The list of great Milwaukee Brewers pitching prospects who panned out in the major leagues in the 2000s starts with Yovani Gallardo and, well, it pretty much ends right there. The Brewers front office did a lot of work this offseason to replenish a barren farm system. In doing so, they may have found that next great pitching prospect, as Josh Hader is off to a hot start in 2016.
So, who is Josh Hader?
Hader was drafted in the 19th round of the 2012 draft by the Baltimore Orioles. Selected 581st overall, the 6-foot-3 lefty has been well traveled ever since. He was first traded to Houston in the deal that brought Bud Norris to the Inner Harbor in 2013, only to be traded by Houston last season at the deadline to Milwaukee in the Carlos Gomez blockbuster. Every stop has seen Hader pitch rather successfully.
The tall and lanky lefty has quite the interesting delivery. It’s deceptive in nature and surely adds to the confusion that batters have when it comes to hitting Hader’s stuff. He lines up with his right foot across his body to the first base side. His big leg kick comes at the batter after a slight twist in the torso, as his arm unloads with a bit of side arm action.
Hader’s go-to pitch is his fastball that sits in the mid-90s, often hitting 98. His slider is a swing-and-miss pitch that he can use against both lefties and righties with success. Both are considered major league ready and are widely viewed as well above-average pitches. His biggest question mark comes in the perfection of a third pitch. His changeup is inconsistent at best, but has shown improvement each year.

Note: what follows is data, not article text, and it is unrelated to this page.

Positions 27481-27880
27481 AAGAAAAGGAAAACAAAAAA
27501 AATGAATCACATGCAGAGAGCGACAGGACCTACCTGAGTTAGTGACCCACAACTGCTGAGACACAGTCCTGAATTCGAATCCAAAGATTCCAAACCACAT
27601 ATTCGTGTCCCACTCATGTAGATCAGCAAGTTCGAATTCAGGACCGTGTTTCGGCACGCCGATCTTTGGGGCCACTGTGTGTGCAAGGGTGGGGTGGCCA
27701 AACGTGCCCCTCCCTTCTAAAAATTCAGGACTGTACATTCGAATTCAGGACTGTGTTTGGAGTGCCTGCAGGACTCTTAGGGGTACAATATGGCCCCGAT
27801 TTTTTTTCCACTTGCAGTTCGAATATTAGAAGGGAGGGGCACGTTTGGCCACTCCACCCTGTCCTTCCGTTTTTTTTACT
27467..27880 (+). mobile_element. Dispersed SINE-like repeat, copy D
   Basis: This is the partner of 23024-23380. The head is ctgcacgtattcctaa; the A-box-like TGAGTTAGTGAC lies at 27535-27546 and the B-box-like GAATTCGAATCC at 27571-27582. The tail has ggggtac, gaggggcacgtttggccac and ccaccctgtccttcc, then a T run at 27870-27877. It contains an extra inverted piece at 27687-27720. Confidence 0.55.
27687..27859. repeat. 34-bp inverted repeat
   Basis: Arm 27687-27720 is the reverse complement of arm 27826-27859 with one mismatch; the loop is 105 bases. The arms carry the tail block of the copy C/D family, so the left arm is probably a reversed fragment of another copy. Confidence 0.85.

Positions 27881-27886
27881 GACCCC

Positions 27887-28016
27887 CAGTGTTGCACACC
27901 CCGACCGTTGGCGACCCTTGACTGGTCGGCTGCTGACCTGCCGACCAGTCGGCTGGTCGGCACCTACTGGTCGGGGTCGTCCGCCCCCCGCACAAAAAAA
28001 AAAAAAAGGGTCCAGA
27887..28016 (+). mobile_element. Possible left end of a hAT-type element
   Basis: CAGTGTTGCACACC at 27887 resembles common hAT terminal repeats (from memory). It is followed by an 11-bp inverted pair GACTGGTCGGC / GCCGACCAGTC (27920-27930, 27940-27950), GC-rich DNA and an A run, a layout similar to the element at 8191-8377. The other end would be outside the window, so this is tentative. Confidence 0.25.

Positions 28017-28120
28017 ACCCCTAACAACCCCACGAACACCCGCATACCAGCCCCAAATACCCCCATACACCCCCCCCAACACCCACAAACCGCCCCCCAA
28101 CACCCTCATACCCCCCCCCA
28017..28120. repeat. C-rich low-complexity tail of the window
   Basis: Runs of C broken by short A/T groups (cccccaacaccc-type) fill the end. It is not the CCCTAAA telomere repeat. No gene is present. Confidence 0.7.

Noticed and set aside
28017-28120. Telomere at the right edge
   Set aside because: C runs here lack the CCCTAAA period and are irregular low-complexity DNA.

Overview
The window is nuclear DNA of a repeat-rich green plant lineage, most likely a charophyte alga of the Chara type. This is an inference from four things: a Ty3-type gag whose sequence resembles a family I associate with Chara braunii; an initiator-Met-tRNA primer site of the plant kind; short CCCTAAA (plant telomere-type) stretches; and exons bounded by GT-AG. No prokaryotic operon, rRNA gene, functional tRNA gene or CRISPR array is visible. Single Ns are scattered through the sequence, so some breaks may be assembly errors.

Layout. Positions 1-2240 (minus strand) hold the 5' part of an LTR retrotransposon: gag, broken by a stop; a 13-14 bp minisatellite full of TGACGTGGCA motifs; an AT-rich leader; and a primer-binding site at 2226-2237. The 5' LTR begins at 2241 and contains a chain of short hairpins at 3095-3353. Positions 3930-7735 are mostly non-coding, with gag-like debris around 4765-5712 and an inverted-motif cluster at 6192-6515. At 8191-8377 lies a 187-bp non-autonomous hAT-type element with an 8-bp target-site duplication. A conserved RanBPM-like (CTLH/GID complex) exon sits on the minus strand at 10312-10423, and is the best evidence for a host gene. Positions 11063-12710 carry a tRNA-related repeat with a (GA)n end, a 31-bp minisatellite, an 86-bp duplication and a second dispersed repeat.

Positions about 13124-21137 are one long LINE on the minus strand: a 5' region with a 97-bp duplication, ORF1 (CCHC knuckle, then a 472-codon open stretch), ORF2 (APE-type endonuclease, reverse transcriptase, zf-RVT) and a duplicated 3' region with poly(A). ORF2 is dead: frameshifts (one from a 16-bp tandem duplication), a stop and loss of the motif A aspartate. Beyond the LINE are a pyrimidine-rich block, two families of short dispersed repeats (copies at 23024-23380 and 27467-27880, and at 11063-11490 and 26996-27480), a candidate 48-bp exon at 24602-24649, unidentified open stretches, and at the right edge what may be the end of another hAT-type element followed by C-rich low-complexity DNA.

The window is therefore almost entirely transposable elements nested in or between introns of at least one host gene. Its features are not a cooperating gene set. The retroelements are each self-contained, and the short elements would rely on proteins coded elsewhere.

Consistency seems to have been Hader’s toughest foe, as sometimes he is in the zone and other times he appears to be all over it. His seven-start stint in Biloxi last season after the trade was the best run of his career. He posted an outstanding 11.69 strikeout-per-nine rate and a career-low 2.56 walk-per-nine, striking out 50 and walking 11 over his 38.2 inning debut. His inconsistency would shine in the desert, as he would strikeout 17 over his 16 Arizona Fall League innings, but walk seven, or four less than he did in 34 more innings of work in Double-A..
It hasn’t always been a matter as simple as walks and strikeouts for Hader, unfortunately. Some nights see a wild ride in each at bat, falling behind hitters and piling up high pitch counts. He has shown moments where he is the type of pitcher who strikes out eight batters in four innings, but has to throw 85 pitches to do so. In 63 career starts, he’s completed seven innings just four times.
That is the most simplistic way to explain who Josh Hader is. What people really want to know is: Is Josh Hader a future big league reliever or a future big league starter?
For video, analysis of his 2016 season and projections, head on over to Today’s Knuckleball for the rest of the article by clicking on the link below!